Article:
Heather Mizeur Receives Marijuana Reform Group Endorsement In Maryland Governor's Race

Rep. Heather Mizeur, D-Mongomery, candidate for Maryland governor, chats with festival-goers in Crisfield, Md., Wednesday, Ju
Rep. Heather Mizeur, D-Mongomery, candidate for Maryland governor, chats with festival-goers in Crisfield, Md., Wednesday, July 17, 2013, at the 37th annual J. Millard Tawes Crab and Clam Bake. A handful of Maryland politicians got an extra early start on campaigning for 2014 at the outdoor all-you-can-eat affair, a "must-do" event for state politicians during election years. (AP Photo/Patrick Semansky)

Maryland State Del. Heather Mizeur (D), who is seeking the Democratic nomination to succeed Gov. Martin O'Malley (D), announced Friday that she has received the endorsement of the political arm of the National Organization for the Reform of Marijuana Laws, one of nation’s leading marijuana reform groups.

"Maryland’s marijuana laws have ruined lives, been enforced with racial bias and keep law enforcement from focusing their time and resources on more violent crime," Mizeur said in a press release. “We’re proud to have NORML’s support in the effort to make Maryland the next state to legalize, regulate and tax marijuana.”

Mizeur is engaged in a competitive primary with, among other candidates, Attorney General Douglas F. Gansler (D) and Lt. Gov. Anthony G. Brown (D).

“We believe Del. Mizeur and her running mate Delman Coates will provide the leadership required to help Maryland move towards a new, smarter approach to marijuana,” Erik Altieri, NORML PAC's manager, said in the press release.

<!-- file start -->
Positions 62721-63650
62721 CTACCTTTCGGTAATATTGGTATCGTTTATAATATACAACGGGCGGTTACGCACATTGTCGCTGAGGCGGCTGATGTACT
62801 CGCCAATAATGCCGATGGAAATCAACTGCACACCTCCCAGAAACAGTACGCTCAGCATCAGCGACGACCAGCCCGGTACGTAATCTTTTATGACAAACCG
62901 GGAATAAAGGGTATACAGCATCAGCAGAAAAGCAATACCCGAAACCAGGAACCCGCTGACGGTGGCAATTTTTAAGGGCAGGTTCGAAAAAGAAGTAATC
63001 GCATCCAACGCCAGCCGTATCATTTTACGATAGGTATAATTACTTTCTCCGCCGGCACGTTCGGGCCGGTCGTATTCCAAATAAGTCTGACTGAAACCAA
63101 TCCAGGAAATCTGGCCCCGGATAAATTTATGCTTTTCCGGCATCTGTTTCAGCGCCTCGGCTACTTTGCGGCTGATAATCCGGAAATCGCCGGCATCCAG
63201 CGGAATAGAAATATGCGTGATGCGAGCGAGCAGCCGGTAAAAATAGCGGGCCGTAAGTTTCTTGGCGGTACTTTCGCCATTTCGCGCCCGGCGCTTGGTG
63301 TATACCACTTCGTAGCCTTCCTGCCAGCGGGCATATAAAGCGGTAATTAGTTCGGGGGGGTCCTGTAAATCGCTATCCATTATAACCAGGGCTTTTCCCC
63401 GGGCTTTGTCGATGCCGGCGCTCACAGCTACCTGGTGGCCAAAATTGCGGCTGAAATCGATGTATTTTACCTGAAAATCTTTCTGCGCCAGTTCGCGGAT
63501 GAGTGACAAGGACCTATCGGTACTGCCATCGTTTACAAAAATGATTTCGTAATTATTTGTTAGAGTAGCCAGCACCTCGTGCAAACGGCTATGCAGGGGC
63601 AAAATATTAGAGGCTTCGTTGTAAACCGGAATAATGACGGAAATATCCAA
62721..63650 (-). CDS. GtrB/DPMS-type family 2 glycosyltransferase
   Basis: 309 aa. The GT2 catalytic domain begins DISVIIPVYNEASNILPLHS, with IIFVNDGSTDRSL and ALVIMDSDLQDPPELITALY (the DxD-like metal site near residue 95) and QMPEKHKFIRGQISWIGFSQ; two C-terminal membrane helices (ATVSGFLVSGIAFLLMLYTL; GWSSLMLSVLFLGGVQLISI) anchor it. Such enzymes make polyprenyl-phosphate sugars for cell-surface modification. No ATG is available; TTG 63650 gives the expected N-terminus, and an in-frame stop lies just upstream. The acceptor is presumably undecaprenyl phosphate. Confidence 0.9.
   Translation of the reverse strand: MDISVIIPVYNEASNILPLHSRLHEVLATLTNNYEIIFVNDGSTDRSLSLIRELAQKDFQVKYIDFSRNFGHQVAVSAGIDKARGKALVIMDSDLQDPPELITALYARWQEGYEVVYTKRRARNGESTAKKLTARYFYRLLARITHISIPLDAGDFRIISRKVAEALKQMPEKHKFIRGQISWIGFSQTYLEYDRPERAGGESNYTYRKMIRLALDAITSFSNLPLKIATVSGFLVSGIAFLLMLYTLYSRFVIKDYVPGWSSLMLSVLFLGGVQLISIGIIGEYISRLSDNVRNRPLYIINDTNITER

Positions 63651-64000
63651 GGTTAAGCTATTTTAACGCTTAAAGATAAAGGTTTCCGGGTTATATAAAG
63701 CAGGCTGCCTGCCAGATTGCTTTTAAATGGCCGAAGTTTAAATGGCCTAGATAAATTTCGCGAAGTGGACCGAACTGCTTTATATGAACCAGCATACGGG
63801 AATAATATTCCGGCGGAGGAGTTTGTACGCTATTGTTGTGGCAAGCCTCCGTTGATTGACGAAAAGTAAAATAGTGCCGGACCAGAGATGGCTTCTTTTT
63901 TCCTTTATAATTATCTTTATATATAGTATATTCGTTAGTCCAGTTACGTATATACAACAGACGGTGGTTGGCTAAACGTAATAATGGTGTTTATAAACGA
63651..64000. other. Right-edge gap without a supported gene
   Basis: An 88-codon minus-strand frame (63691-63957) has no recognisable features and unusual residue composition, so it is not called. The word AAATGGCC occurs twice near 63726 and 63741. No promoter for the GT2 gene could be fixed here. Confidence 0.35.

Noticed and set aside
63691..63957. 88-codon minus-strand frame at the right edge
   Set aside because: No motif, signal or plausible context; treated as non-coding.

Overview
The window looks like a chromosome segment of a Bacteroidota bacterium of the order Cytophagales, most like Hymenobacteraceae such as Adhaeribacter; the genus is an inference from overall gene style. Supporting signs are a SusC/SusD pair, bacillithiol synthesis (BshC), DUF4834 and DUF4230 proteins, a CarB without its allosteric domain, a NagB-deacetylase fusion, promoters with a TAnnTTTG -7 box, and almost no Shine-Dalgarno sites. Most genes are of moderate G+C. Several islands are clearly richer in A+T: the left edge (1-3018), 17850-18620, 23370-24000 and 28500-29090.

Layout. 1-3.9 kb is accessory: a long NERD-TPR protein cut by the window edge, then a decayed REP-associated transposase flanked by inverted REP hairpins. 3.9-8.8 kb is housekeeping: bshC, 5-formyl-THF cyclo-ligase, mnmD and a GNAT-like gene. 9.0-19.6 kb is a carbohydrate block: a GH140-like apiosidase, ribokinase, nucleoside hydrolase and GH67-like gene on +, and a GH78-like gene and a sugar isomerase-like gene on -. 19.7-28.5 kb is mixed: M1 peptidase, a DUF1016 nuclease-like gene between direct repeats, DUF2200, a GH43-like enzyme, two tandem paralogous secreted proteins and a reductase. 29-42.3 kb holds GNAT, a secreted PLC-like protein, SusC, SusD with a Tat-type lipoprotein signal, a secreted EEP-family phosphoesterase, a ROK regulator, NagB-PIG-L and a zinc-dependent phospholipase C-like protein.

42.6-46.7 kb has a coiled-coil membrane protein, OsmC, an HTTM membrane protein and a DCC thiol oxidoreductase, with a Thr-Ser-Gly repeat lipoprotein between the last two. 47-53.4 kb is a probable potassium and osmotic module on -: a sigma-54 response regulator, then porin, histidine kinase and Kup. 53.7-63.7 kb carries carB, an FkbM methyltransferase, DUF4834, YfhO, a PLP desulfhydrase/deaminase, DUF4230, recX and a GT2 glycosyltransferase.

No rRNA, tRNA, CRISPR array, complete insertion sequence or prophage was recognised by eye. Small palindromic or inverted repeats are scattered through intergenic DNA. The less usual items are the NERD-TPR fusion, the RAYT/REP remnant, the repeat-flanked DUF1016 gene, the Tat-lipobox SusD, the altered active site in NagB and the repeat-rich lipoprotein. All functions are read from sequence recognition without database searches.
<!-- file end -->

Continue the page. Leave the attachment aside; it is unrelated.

The state delegate hasn't shied away from her stance on marijuana. In November, she released her plan to legalize marijuana in the state and direct the resulting tax revenue toward the state’s education budget, specifically targeting early-childhood education.

Mizeur discussed the funding mechanism for her education proposal in her opening statement at a candidate forum Thursday, hosted by the Democratic club of a retirement community.

Mizeur lists marijuana legalization as one of her issues on her campaign's website; neither Brown nor Gansler do the same.

Mizeur and Coates have also received endorsements from Emily's List, a group that works to elect Democratic women to office, and the Sierra Club, the influential environmental protection group.

O'Malley, who cannot run for a third term because of term limits, has voiced his opposition to legalizing marijuana in the state.

An ACLU of Maryland report, released in October of last year, found that the state has the fourth-highest rate of marijuana possession arrests in the country. The report also found that, despite comparable rates of marijuana use across race, communities of color throughout the state are policed differently for marijuana possession.

At the candidate forum on Thursday, Mizeur said she is running "a transformational, grassroots campaign," and emphasized her decision to opt into the state's public financing system. Ninety-two percent of her funds have come from donations of $250 or less.

The primary is scheduled for June 24.



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